I could go on. And I frequently do, particularly when people find out that we foster and are involved in rescue. And then they mention getting a dog from "Furry Friends" or a "guy in the neighborhood who breeds dogs as a hobby" or any of the chain stores that sell them.

The point is, my sister did put a kink in our plans, but it was a good kink. I'm glad - and proud of her for taking on the responsibility. She's in for a challenge, but she's also in for the good stuff: the dog who realizes that he or she is "home forever" and turns into the most loyal companion you will know. No matter the breed or the heritage - that look in their eyes (see my profile picture) says it all.

Monday, June 14, 2010

Garden Bounty, Frogging and Re-doing

Seems like an abrupt change of subject from the Godawful pictures I posted last time. But it does have a certain rhythm to it, if you think about it.

So recently, we were able to get our first harvest from the backyard garden. In my hand is a bowl of lettuce: 4 varieties, with more sprouting during this very wet spring. And in my hand is a bunch of radishes. These juicy red globes of goodness have a very mild flavor until after you swallow. Then, there's this slow-starting afterburn. Yum!!

The lettuce includes butter, red oak, red sail and romaine. We try to mix it with iceberg and spinach. It's spicy, sweet and tender. We think we'll get a second (and maybe a third) planting if the season holds out on us.

We have carrots coming up. Our beans are about 1-2" long. The peas are flowering. And the tomatoes are coming along nicely.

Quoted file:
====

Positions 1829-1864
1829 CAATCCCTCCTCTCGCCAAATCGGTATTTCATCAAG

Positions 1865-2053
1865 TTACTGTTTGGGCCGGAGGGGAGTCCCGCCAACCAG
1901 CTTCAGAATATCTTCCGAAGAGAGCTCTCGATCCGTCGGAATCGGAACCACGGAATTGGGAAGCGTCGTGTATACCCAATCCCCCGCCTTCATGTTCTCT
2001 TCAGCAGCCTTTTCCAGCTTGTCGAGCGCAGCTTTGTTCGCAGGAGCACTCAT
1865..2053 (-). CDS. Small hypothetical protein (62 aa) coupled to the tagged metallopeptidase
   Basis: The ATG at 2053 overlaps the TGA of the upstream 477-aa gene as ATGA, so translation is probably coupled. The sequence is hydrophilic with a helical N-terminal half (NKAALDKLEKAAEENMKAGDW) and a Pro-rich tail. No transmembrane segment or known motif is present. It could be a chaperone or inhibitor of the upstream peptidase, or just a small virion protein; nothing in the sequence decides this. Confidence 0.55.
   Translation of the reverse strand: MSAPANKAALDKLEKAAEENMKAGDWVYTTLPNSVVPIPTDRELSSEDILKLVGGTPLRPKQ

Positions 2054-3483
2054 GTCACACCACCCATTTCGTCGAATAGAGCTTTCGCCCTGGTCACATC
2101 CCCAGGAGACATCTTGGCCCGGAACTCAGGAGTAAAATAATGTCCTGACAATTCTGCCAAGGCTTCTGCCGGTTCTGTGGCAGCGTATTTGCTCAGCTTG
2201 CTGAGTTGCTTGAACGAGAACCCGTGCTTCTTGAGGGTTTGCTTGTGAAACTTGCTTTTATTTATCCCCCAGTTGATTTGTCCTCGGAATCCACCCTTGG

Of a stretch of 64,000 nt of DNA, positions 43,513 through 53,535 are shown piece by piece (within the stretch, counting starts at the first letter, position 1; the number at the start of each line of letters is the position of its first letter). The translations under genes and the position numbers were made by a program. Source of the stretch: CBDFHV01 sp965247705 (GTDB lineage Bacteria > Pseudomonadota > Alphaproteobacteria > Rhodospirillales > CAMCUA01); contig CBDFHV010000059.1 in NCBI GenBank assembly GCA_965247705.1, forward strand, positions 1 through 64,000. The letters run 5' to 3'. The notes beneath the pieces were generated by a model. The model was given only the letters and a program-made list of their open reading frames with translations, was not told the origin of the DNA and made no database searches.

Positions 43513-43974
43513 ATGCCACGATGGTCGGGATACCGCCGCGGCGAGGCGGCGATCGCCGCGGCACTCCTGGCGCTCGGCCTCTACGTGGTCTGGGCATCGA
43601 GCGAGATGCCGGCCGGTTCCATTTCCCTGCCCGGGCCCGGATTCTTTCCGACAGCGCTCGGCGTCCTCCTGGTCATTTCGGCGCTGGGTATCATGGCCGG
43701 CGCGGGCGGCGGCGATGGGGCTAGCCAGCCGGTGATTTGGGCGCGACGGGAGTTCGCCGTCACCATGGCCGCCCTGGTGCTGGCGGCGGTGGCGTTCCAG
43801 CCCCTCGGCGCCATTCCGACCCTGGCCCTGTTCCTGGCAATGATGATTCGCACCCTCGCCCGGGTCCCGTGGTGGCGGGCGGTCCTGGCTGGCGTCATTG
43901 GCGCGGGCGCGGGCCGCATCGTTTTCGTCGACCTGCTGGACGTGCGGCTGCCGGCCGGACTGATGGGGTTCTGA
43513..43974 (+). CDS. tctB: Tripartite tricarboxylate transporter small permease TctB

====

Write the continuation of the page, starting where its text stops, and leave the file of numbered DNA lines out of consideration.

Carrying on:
All of this life in our yard makes us sad when we see the news. We feel impotent and unable to do anything regarding the Gulf. Our oldest kid, unemployed for the moment in this absolutely stinky environment, has applied for clean-up jobs. He'd like to volunteer, but he'd rather get paid at this point. I worry about the things a mom worries about: the lack of oversight (in my opinion) of the clean-up people; the lack of HazMat equipment; the long-term health effects he may encounter; the fact that people seem to ignore the toxicologists who say that this stuff brings with it a host of health issues that are both short- and long-term. But as he says, "I feel like a schmuck just sitting here, since I'm not working anyway." He's one of those "I want to fix this" kind of people; whether it's people, a sick animal or a dying Gulf. He has a more-than-healthy dose of scorn and disdain for Corporate America, since he's in the generation of those young folks who are "Boomerang Babies" - out on their own and then suddenly caught in the worst recession in modern history, living in Mom's basement with no foreseeable move-out date.